Malware is something of which all computer users have a vague notion. This is simply a blanket term for malicious software and there are several common types of malware that are infecting computer systems around the world.
A virus is a type of malware that most computer users have heard about and probably have had end up on their computer. This is a bit of code that replicates and attaches to file, programs or your hard drive. You can get a virus from a corrupted email link, from clicking on a pop-up ad or from downloading software from the Internet. Viruses can slow down the speed of your computer, corrupt files, steal space from your hard drive or harm programs installed on your computer.
A worm is another type of malware and like a virus it can replicate itself, but it doesn’t have to attach to anything in order to replicate. With a virus, you have to activate and executable file in order to download the virus. So if you open an email, but don’t click on or run the file you won’t get the virus. Worms can spread without an executable file. Worms have been used to crash Web servers and computer networks as well as to gain control of a computer remotely.
Surprisingly, viruses and worms are not the most common type of malware out there. The Trojan horse accounts for nearly 70% of malware. A Trojan is similar to a virus in that this too is a string of malicious code, but a Trojan does not self-replicate. Instead it carries out a specific action, which is determined by the person who wrote the code. It’s called a Trojan horse because it is usually disguised as something useful or fun, such as computer game. You download the game, but what you are really receiving is malware. Some malware creators use Trojan horses as backdoors into a computer system. Once the backdoor is open, they can access your system and steal crucial data, passwords, financial information and more.
Spyware is yet another type of commonly seen malware. This is a type of software that gathers up information about you or a company or a computer network without anyone’s knowledge. A Trojan horse can be a type of spyware. Spyware doesn’t replicate and isn’t set up to destroy or corrupt your files, but instead seeks to gain information about you, such as your browsing history, your credit card numbers and other personal information for identity theft. The recent cyber-attack on Target is an example of how dangerous spyware can be.
In order to prevent malware attacks on your own computer or computer network, it’s best to construct a good defensive plan. For instance, never download something from the Internet unless you trust the source and have run the file through your anti-virus software. If you see one of those ominous pop-ups that claim your computer has a virus or your files have been corrupted, open up your task manager and shut down the pop-up. These are scam ads designed specifically to download viruses or Trojans to your computer and they are not coming from your anti-virus software.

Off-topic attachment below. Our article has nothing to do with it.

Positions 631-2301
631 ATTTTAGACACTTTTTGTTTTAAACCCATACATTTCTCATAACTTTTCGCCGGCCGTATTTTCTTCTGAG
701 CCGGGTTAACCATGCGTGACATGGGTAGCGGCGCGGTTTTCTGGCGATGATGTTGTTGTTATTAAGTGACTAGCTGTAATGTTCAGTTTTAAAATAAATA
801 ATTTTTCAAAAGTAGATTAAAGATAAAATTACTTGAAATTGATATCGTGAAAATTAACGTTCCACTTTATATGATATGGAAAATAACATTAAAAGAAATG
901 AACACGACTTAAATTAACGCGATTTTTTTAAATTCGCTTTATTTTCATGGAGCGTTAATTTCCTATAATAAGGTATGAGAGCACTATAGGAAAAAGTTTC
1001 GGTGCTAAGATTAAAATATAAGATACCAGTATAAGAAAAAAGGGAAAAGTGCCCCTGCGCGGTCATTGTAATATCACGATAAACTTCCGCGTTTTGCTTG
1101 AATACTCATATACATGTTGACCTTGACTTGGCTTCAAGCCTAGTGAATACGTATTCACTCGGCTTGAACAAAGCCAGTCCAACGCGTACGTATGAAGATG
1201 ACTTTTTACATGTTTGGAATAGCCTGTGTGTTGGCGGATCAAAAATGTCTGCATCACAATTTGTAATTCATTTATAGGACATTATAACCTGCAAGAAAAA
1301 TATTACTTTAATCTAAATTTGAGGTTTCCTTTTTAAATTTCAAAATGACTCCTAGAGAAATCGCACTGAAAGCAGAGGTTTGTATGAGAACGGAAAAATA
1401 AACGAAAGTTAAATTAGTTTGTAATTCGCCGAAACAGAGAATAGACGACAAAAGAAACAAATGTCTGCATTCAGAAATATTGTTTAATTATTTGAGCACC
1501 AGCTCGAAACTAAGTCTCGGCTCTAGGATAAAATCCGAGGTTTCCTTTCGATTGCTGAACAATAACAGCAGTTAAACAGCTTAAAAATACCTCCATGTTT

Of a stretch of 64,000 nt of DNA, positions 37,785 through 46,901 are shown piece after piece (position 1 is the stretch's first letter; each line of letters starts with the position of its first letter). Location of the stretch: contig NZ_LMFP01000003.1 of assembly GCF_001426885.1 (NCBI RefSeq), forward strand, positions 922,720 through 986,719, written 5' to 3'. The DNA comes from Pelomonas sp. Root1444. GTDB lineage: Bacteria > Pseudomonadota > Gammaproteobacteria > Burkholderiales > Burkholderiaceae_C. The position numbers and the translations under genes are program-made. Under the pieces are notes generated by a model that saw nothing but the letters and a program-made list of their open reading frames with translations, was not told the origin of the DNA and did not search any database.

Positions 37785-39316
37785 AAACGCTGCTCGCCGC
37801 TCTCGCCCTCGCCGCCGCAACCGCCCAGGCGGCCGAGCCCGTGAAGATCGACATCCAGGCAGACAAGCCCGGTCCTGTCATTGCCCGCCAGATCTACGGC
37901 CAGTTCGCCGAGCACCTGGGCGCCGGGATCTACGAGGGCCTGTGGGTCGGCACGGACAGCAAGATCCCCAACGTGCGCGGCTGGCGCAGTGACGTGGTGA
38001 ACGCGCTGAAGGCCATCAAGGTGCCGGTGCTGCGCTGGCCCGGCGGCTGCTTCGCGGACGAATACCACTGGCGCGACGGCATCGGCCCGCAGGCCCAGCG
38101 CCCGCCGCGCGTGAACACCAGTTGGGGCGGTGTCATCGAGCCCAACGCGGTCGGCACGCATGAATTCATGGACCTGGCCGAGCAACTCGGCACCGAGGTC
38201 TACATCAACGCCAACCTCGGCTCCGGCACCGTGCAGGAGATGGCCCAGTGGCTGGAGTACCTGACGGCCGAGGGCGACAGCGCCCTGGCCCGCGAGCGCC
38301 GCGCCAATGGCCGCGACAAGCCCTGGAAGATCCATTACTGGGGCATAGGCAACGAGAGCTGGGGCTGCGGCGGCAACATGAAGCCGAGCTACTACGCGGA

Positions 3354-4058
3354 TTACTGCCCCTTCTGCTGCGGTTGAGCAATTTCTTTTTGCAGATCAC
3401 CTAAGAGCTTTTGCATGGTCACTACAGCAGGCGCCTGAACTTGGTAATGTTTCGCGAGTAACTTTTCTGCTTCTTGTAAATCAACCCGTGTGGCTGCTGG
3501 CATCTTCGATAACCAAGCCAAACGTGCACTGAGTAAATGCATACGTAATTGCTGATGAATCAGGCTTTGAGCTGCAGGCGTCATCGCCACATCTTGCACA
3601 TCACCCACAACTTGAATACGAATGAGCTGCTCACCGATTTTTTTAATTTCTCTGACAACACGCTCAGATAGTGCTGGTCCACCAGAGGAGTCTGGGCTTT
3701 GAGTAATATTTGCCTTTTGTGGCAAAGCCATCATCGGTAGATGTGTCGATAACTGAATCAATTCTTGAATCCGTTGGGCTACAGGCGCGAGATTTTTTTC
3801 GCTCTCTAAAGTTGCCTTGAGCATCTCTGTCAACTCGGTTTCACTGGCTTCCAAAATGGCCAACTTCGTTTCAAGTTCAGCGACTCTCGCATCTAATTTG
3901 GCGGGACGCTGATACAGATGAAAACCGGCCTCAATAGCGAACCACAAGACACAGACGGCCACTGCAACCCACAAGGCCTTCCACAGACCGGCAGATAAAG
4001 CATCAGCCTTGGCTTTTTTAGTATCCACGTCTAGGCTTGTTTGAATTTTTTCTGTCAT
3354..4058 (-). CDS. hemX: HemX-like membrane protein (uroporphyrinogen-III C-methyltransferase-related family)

Your email is a hotbed of virus activity as well, so be careful what you click on. Virus emails often come from a source not listed in your contact. Often our spam filter will catch the email, but not always, so if you see an odd-looking sender, chances are it’s someone trying to infect your computer. However, our friends and our contacts sometimes accidentally download a virus and the virus immediately replicates and sends itself to you via email. If a contact sends you a link that seems odd, maybe it has a weird subject line or perhaps no subject or the text of the email is odd and asks you to click on a link, it’s almost always a scam. If you don’t click on the link, you won’t get the virus, so just delete the email.
It’s also wise to install anti-virus software, preferably with a firewall. You only need one anti-virus program for your computer. You won’t be better protected if you have two or three virus programs, just research the software available and select one with top reviews. Be sure to allow the program to make updates, as these updates increase your overall level of security. In general, all updates help increase security, so when Firefox or Explorer asks you to make an update, this will help make you a more secure Internet user.
If your computer is already corrupted, simply contact GeeksAKnockin today and we can set up a time to come out and remove all the malicious software on your computer or network. Not only will we remove the malware, we will perform a comprehensive audit of your computer or network to find areas of vulnerability. This can help you prevent malware infection in the future. We also evaluate your computer to verify that it is performing normally and that security patches have been installed.